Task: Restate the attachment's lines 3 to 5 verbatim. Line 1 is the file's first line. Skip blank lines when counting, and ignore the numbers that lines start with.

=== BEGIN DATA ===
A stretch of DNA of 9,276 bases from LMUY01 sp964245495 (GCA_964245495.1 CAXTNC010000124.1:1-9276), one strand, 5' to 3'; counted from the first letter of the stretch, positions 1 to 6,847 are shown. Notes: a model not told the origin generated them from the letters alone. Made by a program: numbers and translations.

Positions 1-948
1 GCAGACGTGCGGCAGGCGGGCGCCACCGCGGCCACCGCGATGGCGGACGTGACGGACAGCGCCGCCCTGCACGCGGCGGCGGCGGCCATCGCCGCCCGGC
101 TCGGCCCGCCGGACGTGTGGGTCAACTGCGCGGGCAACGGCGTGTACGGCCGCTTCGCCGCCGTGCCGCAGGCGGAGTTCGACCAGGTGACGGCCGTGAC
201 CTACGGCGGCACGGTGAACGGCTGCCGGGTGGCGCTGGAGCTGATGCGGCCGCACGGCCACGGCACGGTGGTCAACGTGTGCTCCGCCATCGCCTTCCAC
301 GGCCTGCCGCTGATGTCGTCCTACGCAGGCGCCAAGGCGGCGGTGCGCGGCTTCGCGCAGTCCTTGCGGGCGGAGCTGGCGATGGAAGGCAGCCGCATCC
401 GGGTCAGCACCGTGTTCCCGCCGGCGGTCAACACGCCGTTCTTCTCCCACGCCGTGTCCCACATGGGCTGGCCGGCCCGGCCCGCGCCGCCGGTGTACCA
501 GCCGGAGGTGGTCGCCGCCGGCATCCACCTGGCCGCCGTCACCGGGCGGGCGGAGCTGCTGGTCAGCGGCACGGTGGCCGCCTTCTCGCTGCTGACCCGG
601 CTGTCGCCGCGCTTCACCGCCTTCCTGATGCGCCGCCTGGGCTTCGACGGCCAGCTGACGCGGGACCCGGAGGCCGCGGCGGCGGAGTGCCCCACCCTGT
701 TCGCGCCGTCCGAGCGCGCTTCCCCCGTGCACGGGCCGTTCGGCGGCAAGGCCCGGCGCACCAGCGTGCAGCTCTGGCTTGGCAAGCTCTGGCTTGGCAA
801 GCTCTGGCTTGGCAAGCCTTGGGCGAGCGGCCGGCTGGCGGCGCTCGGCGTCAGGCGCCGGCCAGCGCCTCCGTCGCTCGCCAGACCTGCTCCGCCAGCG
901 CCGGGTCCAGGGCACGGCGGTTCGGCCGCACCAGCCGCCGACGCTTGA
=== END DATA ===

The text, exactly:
1 GCAGACGTGCGGCAGGCGGGCGCCACCGCGGCCACCGCGATGGCGGACGTGACGGACAGCGCCGCCCTGCACGCGGCGGCGGCGGCCATCGCCGCCCGGC
101 TCGGCCCGCCGGACGTGTGGGTCAACTGCGCGGGCAACGGCGTGTACGGCCGCTTCGCCGCCGTGCCGCAGGCGGAGTTCGACCAGGTGACGGCCGTGAC
201 CTACGGCGGCACGGTGAACGGCTGCCGGGTGGCGCTGGAGCTGATGCGGCCGCACGGCCACGGCACGGTGGTCAACGTGTGCTCCGCCATCGCCTTCCAC